Susan Freeman
Now it is interesting because if you think back to 2003, the concept of customer service just didn’t really exist in the real estate sector so if you were thinking about, you know, a customer, what might encourage them to stay, you were quite ahead of your time.  

Charlie Green
Well, I think we drew inspiration, I remember sort of going to, so the company I worked for had actually whilst it had a very dry serviced office brand it had the Malmaison Hotel chain as well which was really quite ahead of its time. And I remember going to one of the hotels and instead of ‘Do not disturb’ on the door, it had a notice which said ‘Leave me alone’ and I just thought that kind of said an awful lot about brand to me and experience and so we took inspiration from private members clubs, hotels, restaurants and really, we didn’t take any inspiration from the real estate world whatsoever. The only developer that we thought was incredible, and we still do, is Derwent because they were so driven by design and every building that they really consider what they were creating when they were, and they still do, when they are building their office spaces, that was kind of setting a tone for us in terms of what we wanted to achieve and how we approach every building and every building being different and being design led.  

Susan Freeman
So, actually, keeping the design concept going, making sure that every building is different, which in fact you do, must be quite challenging because you are thinking the whole time, you know, how can this building be different from the other one. How do you do that?  

Charlie Green
Yeah, it’s really challenging. I mean, it’s really hard and you have to, you know, it’s a creative process and we dive into it and, you know, in that design process Olly and I remain very, very involved in it. Look, your starting point is the bricks and mortar, so we consider ourselves to be a real estate business. We may own a chunk of our portfolio and we lease a chunk of our portfolio and we manage some in JV but, you know, the realities are that our approach to real estate is from a real estate background; Olly also comes from a real estate kind of family growing up and working in the industry and that I think allows us to understand what we are trying to deliver and, you know, real estate really means understanding, yeah of course location but it’s also understanding architecture and it’s understanding context and neighbourhoods and audiences and people, and I think that’s what makes up all of the elements that start to inform how we approach buildings, but it’s really, yeah it’s really hard, and when you are scaling up and growing, and we are growing now quicker than we have done before, not at a ridiculous pace, it’s controlled and it’s disciplined and it’s, that’s important for us but nevertheless, you know, you have to be fresh and we work with some brilliant architects, that’s really important to come up with a, kind of work with us on concept but, you know, it’s also part of the fun of it too, it’s a fun process to start with a blank sheet of paper every time and come up with something that we believe is going to work.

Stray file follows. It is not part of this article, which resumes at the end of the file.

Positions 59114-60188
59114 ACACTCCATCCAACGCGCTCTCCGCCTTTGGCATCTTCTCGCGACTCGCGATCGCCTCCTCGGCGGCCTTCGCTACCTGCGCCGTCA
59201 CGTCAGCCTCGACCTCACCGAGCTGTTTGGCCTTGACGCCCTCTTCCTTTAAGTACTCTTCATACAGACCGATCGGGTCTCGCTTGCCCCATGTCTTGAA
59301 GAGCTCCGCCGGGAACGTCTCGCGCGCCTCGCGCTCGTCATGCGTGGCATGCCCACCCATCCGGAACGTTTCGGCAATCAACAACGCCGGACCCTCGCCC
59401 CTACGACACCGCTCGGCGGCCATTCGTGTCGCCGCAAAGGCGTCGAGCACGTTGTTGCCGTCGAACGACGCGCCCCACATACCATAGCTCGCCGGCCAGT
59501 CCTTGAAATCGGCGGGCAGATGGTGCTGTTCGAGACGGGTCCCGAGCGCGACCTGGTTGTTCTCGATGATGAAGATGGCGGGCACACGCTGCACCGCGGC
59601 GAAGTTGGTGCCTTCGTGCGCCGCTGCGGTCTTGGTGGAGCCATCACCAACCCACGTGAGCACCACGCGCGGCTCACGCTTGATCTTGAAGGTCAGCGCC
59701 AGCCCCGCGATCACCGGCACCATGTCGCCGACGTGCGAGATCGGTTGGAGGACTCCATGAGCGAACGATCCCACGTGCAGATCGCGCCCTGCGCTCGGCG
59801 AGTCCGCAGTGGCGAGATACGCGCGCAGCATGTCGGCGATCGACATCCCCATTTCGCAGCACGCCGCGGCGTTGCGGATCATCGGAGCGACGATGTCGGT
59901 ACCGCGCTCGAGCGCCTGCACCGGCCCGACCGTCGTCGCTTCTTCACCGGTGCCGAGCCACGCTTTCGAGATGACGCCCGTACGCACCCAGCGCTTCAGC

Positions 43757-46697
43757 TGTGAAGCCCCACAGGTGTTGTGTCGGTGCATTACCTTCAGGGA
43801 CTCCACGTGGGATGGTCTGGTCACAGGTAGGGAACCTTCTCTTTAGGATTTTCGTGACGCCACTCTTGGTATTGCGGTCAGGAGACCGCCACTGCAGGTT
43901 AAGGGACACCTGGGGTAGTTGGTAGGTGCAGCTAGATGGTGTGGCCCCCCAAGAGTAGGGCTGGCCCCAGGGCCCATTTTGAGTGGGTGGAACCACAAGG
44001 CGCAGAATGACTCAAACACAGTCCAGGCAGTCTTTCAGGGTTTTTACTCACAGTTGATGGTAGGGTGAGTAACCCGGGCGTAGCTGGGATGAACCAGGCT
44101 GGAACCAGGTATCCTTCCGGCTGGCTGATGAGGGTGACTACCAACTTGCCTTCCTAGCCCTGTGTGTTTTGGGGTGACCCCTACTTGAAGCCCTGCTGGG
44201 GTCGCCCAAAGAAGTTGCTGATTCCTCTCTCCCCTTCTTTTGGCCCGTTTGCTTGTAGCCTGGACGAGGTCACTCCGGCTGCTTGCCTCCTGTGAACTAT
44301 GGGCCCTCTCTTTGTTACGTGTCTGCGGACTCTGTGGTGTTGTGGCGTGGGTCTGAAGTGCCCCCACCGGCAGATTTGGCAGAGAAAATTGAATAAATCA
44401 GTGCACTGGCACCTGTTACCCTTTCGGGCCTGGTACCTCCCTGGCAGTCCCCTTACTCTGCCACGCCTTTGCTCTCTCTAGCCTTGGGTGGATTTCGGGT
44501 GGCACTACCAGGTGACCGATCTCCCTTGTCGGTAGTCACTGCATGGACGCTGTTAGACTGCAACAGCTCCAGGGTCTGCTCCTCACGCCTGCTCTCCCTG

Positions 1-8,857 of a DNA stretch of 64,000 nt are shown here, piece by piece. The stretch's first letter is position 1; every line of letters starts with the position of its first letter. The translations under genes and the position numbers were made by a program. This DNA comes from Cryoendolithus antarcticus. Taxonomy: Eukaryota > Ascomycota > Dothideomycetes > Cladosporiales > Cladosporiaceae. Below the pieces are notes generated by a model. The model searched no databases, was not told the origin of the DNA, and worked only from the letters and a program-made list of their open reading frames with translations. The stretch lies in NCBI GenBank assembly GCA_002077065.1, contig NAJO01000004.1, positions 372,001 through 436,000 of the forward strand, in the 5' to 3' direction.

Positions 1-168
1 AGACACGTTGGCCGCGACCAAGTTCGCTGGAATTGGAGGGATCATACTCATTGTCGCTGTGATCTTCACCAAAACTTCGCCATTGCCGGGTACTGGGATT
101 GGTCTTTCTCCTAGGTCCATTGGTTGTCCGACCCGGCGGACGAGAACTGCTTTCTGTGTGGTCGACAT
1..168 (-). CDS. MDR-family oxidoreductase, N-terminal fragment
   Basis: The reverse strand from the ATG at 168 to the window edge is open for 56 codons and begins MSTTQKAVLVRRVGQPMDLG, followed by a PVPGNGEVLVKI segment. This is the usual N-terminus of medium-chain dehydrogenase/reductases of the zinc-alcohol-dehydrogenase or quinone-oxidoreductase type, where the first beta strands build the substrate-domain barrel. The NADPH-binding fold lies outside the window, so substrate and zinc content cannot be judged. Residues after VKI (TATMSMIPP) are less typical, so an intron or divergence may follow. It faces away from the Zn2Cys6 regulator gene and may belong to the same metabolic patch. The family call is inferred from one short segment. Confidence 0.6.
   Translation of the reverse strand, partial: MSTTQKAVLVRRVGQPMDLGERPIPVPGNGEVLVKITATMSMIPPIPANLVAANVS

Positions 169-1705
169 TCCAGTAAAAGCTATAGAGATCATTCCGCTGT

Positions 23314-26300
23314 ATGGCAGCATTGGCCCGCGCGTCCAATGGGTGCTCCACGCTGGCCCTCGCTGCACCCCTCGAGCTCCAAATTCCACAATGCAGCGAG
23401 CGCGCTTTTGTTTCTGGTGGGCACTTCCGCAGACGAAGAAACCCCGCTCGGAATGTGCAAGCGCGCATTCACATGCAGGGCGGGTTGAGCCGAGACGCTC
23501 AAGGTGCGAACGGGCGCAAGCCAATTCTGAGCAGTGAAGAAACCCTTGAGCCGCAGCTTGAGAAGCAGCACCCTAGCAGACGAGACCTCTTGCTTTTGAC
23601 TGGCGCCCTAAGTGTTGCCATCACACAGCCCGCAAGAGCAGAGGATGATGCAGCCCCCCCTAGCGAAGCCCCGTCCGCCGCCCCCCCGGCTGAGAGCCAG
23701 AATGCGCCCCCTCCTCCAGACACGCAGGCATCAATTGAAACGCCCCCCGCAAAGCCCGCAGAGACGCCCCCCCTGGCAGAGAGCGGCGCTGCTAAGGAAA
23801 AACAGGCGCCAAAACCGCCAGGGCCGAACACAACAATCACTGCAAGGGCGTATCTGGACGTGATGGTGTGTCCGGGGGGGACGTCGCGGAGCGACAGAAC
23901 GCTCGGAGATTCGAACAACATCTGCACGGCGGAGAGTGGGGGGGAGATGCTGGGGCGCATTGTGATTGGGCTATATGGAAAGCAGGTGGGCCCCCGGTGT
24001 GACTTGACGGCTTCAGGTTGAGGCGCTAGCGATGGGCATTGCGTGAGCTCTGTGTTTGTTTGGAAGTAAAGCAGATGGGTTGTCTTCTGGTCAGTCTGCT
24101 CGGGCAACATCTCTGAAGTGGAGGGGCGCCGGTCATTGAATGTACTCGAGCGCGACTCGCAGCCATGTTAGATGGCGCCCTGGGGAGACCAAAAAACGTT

Susan Freeman
I saw that TOG had recently designed an office chair, obviously very well designed, designed I think with an architect and I wondered whether this was the beginning of a TOG lifestyle or whether this is a one off?

Charlie Green